5 Recommended Dairy Goat Breeds to Your Farm

As we all know, goats are very usable. They can be kept as a friendly company to your family and provide us their healthy milk, meat, also fiber, depending on what we need. While you can raise one breed for every purpose, actually each kind has its own specialty. Like Pygmy goats that are popular as pets, Saanen goats that are known for their milk, Boer goats for their meat production, and Cashmere goats that produce cashmere wool.  Acknowledging what do you really want with your goats is one the basic thing to start your own goat farm.   

Now, I assume that you’ve read the benefits of goat farm business before coming here, yes? If you are planning on raising goats for milk, well, you’ve come to the right place! Goats milk has smaller fat globules; easier to digest. In addition, fatty acids and high level of vitamin A inside of them is very good for our skin. Here we are going to talk about some recommended dairy goat breeds to your farm.

1. Saanen

Saanens are the most popular and often considered as the Holstein of dairy goats. They are the most productive milking goats in the world because Saanens produce up to 11.3 liters of milk per day. Their milk contains a minimum of 3.2% fat and 2.7% protein, which means lower butterfat than other breeds’ milk. 

Well, seemed like our Saanens friend here have a lot of superlative adjectives; they are the largest breed of Swiss goat. For example, billies stand about 90 cm at the withers and weigh a minimum of 85 kg, so you might want to have large and strong shelter to withstand their big body. 

They have white skin, a short white coat, and very mild-mannered. Being pale-skinned, they do not tolerate strong sun. Thus, they are usually raised intensively.

2. Nubian

Also known as Anglo-Nubian outside of North American. While they produce less milk than Saanens, their milk contains the highest butterfat contents of the standard dairy breeds at 4-5%. The number only surpassed by Nigerian Dwarf goats, Pygmy goats, and Boer goats which are rarely used for large scale milk production. Therefore, Nubian goats are recommended dairy goat breeds to your farm if you into cheese and soap making. They can produce milk with an average of 3.8 liters of milk a day. Though they are not the highest milk producer of the dairy goats, they can produce milk all year long.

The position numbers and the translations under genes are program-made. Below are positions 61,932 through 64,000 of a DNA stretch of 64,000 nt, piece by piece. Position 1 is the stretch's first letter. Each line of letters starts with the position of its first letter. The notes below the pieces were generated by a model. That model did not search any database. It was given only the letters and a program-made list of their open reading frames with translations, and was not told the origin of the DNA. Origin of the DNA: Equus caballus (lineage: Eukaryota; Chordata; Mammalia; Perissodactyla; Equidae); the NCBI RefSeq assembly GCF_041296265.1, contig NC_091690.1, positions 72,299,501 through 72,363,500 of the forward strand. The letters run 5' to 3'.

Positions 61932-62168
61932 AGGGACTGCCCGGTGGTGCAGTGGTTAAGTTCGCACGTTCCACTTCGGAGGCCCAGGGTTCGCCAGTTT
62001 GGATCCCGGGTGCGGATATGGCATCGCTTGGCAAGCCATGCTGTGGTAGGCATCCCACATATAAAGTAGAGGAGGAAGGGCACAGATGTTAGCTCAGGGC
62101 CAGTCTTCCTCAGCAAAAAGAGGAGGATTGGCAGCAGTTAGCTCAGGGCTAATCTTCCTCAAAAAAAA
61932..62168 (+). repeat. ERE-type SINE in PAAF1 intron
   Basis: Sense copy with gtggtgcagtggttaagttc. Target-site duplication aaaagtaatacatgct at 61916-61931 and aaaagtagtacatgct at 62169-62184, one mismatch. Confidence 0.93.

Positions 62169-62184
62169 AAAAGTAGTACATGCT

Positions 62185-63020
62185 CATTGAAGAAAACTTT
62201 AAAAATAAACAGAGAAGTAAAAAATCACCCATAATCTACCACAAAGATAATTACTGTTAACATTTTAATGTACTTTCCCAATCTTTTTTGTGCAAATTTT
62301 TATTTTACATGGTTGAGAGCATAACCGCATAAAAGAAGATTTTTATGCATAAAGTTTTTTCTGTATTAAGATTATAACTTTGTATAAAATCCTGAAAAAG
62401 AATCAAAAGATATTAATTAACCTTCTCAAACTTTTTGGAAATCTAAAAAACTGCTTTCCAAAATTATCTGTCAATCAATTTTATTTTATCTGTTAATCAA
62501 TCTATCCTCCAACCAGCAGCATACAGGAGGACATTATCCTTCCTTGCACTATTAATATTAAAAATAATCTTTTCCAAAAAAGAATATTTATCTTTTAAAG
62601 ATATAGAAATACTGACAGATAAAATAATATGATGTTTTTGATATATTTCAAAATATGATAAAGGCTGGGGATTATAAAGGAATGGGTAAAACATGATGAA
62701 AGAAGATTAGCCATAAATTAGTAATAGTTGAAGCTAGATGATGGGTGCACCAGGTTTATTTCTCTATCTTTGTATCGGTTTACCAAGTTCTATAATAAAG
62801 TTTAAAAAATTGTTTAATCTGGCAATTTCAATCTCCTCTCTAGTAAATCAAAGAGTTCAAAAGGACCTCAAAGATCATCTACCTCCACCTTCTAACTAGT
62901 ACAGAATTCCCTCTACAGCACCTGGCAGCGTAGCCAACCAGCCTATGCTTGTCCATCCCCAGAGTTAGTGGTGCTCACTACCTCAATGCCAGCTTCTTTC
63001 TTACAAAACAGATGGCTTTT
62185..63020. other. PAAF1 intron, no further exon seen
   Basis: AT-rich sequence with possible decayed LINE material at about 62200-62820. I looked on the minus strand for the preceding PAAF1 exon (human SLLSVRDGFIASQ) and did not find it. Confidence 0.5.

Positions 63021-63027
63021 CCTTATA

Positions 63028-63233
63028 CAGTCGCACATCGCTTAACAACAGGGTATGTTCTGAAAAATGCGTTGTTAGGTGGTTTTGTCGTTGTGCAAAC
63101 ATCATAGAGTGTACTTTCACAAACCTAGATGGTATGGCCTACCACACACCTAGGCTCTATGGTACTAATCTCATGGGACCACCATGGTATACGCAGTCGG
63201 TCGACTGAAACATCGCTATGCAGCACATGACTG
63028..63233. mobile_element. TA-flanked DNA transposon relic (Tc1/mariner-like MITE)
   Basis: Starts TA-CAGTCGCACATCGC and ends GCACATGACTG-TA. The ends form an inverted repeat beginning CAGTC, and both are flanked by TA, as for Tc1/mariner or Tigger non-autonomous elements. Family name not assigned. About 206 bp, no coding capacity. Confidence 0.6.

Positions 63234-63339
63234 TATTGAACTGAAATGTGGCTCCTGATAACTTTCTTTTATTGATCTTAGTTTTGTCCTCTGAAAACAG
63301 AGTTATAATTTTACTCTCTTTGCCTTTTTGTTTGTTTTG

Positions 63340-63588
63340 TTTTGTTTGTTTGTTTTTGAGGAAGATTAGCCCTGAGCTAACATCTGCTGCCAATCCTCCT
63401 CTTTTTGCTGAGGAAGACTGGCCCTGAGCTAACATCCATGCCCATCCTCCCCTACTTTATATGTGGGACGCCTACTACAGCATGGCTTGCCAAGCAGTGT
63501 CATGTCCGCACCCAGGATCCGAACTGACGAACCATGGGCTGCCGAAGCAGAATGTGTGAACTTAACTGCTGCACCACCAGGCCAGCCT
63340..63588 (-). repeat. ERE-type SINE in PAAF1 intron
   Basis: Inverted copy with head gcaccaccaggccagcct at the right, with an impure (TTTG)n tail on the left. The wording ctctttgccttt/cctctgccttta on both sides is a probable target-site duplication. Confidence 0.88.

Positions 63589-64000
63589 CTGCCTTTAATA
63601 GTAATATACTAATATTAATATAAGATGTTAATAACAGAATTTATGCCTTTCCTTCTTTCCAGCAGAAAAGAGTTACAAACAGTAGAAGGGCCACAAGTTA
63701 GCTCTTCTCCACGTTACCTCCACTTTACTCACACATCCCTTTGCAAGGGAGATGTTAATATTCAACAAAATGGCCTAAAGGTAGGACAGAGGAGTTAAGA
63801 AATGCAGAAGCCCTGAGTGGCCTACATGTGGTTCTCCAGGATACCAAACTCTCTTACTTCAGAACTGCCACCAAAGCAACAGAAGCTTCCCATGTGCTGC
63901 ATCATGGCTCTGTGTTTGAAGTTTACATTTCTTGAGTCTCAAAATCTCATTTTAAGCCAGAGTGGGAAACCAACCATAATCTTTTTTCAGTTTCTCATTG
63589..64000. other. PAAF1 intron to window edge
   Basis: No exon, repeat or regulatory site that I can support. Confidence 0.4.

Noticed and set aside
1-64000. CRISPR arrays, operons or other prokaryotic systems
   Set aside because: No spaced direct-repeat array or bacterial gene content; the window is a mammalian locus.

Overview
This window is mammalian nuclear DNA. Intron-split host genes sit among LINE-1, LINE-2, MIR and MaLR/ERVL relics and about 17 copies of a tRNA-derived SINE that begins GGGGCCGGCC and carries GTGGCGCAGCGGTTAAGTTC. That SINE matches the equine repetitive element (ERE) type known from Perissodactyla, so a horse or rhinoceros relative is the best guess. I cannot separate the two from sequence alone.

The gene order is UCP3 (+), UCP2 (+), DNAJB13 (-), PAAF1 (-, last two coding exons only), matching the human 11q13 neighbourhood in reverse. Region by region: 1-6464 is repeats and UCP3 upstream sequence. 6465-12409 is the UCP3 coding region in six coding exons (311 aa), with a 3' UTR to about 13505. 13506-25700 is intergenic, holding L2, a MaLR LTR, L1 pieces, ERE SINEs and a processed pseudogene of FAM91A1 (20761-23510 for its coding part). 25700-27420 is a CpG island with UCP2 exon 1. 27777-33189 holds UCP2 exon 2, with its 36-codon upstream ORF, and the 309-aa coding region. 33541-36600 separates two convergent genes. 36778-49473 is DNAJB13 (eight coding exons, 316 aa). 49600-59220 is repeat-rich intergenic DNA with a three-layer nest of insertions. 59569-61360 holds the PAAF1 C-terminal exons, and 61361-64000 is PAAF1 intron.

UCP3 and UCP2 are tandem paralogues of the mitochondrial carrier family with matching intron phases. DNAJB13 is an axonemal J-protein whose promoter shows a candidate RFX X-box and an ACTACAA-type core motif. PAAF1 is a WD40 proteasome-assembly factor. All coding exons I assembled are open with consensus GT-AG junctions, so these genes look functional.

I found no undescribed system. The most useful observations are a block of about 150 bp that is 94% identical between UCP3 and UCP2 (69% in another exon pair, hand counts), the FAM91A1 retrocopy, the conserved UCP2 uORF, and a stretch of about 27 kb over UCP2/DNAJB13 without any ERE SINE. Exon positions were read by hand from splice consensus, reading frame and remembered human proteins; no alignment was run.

Nubian goats are typically large in size and carry more flesh than other dairy breeds; does weighing at least 61 kg and 79 kg for bucks. The minimum height of the breed is 76 cm for does and 89 cm for bucks at the withers. 

They have long, pendulous and floppy ear, also come in a wide variety of colors and patterns. Because of their ear, they have a variety of nicknames, including “Lop-eared Goat”, “Rabbit Goat”, and “Long-eared Goat”. What a cutie! 

3. LaMancha

They are medium sized and very hardy goats. Easily recognized by their lack of ear. Lack of ear? Not really, they just have very short pinnae that sometimes look like they have no ear at all. The exact opposite of Nubians, but that’s just the beauty of them, isn’t it?

LaMancha goats are known for their high milk production with comparatively high butterfat content. They produce an average of 3.7-5.5 liters of milk per day, with a butterfat content around 4%.  They can thrive in any condition; harsh conditions leave little impact on their milk production. Making them a good addition to your farm.

Their temperaments are friendly, easy-going, and people-loving. 

4. Alpine

Alpine goats originated in the French Alps, often also called French Alpine goats. Alpine goats are heavy milkers; they can produce up to 7.5 liters of milk per day with 3.5% butterfat. Compared to Saanen goats milk, Alpine goats milk is higher in all nutritional aspects, except the fat content, making it a much healthier choice. Their milk usually used to make thick substances made from milk, such as butter, cheese, soap, ice cream or any other dairy product normally made from cow’s milk. 

They are medium to large size; mature billies are over 81 cm tall at the withers and does are over 76 cm tall at the withers. Their hair is short to medium in length and comes in all colors, also combinations of colors.

Alpine goats are friendly and highly curious. Even so, they can be very independent and strong-willed. They are described as being “alertly graceful” with the ability to adapt to any climate thanks to their hardy nature. But if you want to raise Alpine goats as dairy goat breed, they must be housed in specific conditions so that their milk production is not alarmed by changes. Changes in external factors lead to a decrease in milk production because of the pressure applied to them to adapt to these changes. 

5.  Nigerian Dwarf

They are small breed West African ancestry, making popular as pets due to their easy maintenance and small stature; does around 43–53 cm and bucks around 48–58 cm in height. About half the size of average goats. They come in many colors and patterns. 

Despite their small size, Nigerian Dwarf goats produce within1-2 quarts of milk per day. A quite surprising quantity of milk for their size. Nigerian Dwarf goats milk contain 6-10% butterfat, one of the highest in dairy goat breeds. That means their milk is very creamy, also makes delicious cheese, ice cream, and yogurt.

Besides their size, their gentleness and intelligence making them great goats for kids and popular as pets. Considering their size, you might be able to keep them at the backyard. Thus, Nigerian Dwarf goats are recommended dairy goat breeds for your farm if you want to produce your own milk at home.